25 Ohio Development Services Agency, “Advanced Manufacturing: Ohio Iron and Steel Industry”; and Michael Shields, “Manufacturing a High-Wage Ohio,” The Century Foundation, March 12, 2018,

26 “Affordability Rankings: Determining the Most Affordable State,” U.S. News & World Report,; Bureau of Economic Analysis, “Per Capita Personal Consumption Expenditure Data,” U.S. and Ohio Data 1997–2016, computed in current dollars,; Ohio Department of Insurance Communications Office, “Ohioans Pay Among Lowest in Nation for Insurance,” January 9, 2018,

27 Economic Policy Institute, “The Economic Policy Institute’s Family Budget Calculator” and related Ohio data, March 2018,

28 Economic Policy Institute, “The Economic Policy Institute’s Family Budget Calculator: Technical Documentation,” March 5, 2018,

29 Economic Policy Institute, “The Cost of Child Care in Ohio,” April 2016,; Economic Policy Institute, “The Economic Policy Institute’s Family Budget Calculator” and related Ohio data.

30 Bureau of Economic Analysis, “Per Capita Personal Consumption Expenditure Data”; Economic Policy Institute, “The Economic Policy Institute’s Family Budget Calculator” and related Ohio data.

31 Shkurti and Stewart, “Stuck in Neutral,” Toward a New Ohio paper series, John Glenn College of Public Affairs, 2018,

32 Ohio Development Services Agency, “Ohio IT,” May 2018,; Ohio Development Services Agency, “Bio-Health in Ohio,” June 2018,

33 Ohio Department of Health, “2016 Ohio Drug Overdose Data: General Findings,” 2016,

34 Shkurti and Stewart, “Stuck in Neutral.”

35 United States Department of Agriculture, “Cash Receipts by Commodity, State Ranking, 2017,” all commodities in current dollars, data as of August 30, 2018,

36 Jon Husted Ohio Secretary of State, “Ohio Agriculture,” accessed October 15, 2018,

37 Ohio Development Services Agency, “Ohio’s Food & Beverage Industry: Output,” March 2017,

38 Appalachian Regional Commission, “Ohio,” no date,

39 Appalachian Regional Commission, “County Economic Status in Appalachia, FY 2018,” no date,

40 Ohio Development Services Agency, “Ohio County Profiles: Ohio,” no date,; and Ohio Development Services Agency, “Ohio County Profiles: Appalachia,” no date,

41 Bureau of Labor Statistics data only goes back to 1990, but it shows that the number of Ohioans in mining and logging declined from 17,800 in 1990 to 11,400 today; see Bureau of Labor Market Information, “Current Employment Statistics, Annual Employment by Industry, Ohio Mining and Logging, 1990–2017.”

42 JobsOhio, “2016 Annual Report, 2017 Strategic Plan.”

43 Jeff Jenkins, “Odebrecht Withdraws From Wood County Cracker Plant; Subsidiary Takes Lead,” MetroNews, June 8, 2016,; Jared Stonesifer, “Plans for Ohio Cracker Plant Get Bigger, More Expensive,” Beaver County Times, March 14, 2018,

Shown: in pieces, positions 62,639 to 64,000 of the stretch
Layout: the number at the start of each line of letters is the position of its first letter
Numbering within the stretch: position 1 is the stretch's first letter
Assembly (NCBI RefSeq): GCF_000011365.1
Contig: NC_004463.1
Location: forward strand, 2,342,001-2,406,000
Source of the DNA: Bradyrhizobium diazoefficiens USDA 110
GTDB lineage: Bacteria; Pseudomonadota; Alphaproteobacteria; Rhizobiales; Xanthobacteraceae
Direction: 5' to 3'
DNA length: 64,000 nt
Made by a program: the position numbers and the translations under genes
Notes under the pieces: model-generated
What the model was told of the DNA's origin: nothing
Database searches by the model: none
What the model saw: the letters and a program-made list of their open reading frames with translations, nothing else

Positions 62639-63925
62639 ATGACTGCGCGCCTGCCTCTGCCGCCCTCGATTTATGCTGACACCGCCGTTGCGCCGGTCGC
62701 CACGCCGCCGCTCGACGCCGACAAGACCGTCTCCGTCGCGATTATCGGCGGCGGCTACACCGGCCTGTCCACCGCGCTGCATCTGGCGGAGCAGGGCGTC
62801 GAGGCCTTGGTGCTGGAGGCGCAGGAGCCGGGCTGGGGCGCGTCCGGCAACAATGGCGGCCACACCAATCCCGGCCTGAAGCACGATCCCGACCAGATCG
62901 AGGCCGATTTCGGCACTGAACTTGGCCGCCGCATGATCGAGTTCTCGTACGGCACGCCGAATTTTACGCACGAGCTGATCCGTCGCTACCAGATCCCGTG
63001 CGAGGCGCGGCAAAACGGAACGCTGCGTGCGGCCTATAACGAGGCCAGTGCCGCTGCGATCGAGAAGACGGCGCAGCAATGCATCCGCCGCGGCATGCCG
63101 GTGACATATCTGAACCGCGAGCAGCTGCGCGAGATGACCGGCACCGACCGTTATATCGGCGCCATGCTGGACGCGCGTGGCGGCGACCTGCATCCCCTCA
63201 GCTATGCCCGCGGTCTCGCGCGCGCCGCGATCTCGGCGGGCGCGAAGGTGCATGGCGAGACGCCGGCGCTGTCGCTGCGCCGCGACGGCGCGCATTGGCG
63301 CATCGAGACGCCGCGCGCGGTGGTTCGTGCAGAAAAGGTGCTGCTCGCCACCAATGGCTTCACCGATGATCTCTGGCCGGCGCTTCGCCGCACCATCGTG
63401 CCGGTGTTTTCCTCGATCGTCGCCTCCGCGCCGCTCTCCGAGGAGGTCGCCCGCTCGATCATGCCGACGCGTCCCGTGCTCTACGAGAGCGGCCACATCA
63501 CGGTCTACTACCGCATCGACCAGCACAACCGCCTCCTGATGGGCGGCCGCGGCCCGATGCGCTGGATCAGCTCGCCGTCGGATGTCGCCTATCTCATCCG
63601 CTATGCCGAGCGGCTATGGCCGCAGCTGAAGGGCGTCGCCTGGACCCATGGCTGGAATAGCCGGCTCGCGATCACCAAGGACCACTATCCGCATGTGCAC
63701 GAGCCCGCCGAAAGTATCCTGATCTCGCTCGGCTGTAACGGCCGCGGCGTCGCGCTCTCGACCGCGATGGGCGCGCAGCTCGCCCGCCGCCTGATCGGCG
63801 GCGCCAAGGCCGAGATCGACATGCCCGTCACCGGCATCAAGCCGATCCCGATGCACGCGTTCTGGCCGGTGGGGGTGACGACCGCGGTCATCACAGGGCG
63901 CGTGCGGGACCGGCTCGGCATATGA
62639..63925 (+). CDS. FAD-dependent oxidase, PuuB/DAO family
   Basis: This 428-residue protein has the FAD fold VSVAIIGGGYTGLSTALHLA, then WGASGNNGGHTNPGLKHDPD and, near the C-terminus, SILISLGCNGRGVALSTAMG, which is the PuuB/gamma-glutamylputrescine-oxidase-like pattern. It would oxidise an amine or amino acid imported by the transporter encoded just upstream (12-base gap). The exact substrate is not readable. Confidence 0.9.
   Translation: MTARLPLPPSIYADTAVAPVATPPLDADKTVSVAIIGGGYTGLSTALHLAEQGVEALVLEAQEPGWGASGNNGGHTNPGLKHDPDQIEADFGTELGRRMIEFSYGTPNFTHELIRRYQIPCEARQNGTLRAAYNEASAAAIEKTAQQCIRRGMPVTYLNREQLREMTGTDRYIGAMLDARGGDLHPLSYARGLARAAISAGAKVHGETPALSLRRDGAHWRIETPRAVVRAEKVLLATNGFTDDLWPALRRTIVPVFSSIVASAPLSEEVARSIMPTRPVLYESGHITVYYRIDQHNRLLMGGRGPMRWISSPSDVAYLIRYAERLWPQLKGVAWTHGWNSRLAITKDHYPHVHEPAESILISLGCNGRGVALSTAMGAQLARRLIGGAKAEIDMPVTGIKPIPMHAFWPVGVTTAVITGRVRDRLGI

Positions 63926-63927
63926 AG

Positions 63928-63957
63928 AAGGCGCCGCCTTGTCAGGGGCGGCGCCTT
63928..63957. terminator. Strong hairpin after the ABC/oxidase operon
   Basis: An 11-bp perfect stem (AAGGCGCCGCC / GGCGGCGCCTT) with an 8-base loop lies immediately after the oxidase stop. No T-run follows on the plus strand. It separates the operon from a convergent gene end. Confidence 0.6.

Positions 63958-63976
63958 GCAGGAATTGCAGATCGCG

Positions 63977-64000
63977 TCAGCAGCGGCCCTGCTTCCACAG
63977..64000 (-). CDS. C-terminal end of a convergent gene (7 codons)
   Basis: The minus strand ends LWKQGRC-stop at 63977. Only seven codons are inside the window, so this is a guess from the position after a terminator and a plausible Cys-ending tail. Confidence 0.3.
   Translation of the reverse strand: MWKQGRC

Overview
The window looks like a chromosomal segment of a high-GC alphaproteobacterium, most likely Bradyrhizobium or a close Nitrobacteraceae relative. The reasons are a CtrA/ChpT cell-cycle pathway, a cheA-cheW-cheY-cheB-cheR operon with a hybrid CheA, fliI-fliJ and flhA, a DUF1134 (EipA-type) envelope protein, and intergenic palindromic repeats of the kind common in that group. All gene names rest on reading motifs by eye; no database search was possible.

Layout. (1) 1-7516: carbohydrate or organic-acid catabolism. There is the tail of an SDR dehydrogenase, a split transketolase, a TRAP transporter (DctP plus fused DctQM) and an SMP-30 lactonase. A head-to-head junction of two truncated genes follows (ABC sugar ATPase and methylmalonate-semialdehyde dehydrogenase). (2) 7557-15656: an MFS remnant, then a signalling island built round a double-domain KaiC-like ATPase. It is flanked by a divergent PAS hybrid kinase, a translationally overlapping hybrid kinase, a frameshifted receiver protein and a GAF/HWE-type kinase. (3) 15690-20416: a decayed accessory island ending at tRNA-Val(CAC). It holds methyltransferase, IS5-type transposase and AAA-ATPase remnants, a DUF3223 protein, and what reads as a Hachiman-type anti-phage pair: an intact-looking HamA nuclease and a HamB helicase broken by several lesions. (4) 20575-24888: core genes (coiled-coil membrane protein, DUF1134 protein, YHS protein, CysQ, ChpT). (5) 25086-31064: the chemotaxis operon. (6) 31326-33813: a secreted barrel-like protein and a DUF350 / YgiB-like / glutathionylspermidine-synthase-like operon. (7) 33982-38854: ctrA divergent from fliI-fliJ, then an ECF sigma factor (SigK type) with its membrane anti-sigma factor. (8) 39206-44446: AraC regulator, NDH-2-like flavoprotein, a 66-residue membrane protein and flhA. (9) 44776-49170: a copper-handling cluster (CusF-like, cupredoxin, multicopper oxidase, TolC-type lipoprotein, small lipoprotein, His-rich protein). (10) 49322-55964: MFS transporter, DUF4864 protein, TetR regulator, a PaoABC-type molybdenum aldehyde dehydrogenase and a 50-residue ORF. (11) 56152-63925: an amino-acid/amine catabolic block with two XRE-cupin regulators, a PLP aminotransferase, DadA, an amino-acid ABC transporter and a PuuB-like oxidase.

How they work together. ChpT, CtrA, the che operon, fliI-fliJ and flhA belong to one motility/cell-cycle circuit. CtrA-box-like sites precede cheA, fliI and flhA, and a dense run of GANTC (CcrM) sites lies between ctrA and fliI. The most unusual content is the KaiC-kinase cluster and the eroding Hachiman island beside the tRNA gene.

44 Composite drawn from author interviews in Columbus, Coshocton, and Marion, May–July 2018.

45 Ohio Department of Development, “Charting the Changes: Ohio Demographic Profile,” June 2011,; U.S. Census data, 2017,, accessed October 9, 2018.

46 Rich Exner, “Non-minority Population in U.S. and Ohio Shrinks, New Census Estimates Show,”, June 21, 2018,

47 World Population Review, “Ohio Population 2018,” September 17, 2018,

48 American Immigration Council, “Immigrants in Ohio Fact Sheet,” October 4, 2017,; and Ohio Development Services Agency, “Ohio County Profiles: Ohio.”

49 Ibid.

50 SelectUSA, “Foreign Direct Investment: USA,” using Bureau of Economic Analysis data,

51 Ohio Development Services Agency, “International Corporate Investment in Ohio Operations,” August 2018,

52 Interview conducted by S. Ahmed and F. Stewart, Columbus, July 9, 2018.

53 Interviews conducted by S. Ahmed and F. Stewart, Columbus and Marion, May–July 2018.

54 Ibid.

55 JobsOhio, “Fuyao Glass America Celebrates Grand Opening of Moraine Plant,” October 23, 2016,; and Ylan Q. Mui, “A Chinese Billionaire Is Staking His Legacy—and Thousands of American Jobs—on This Factory in Ohio,” Washington Post, October 26, 2016,

56 Institute of International Education, “Top 25 Institutions Hosting International Students, 2016/17,” Open Doors Report on International Educational Exchange, 2017,

57 Bob Davis, “Trump Plans New Curbs on Chinese Investment, Tech Exports to China,” Wall Street Journal, June 24, 2018,

58 Ohio Development Services Agency, “Ohio Exports Report: 2017,” February 2018,; and

Ohio Development Services Agency, “Ohio Imports Report: 2017,” March 2018,

59 U.S. Department of Commerce, “Ohio Exports, Jobs, & Foreign Investment,” International Trade Administration, February 2018,; Trade Partnership Worldwide, “Trade and American Jobs: The Impact of Trade on U.S. and State-Level Employment, 2018 Update,” March 2018,

60 Business Round Table, “How Ohio’s Economy Benefits From International Trade & Investment,” 2018, data provided by the Trade Partnership Worldwide.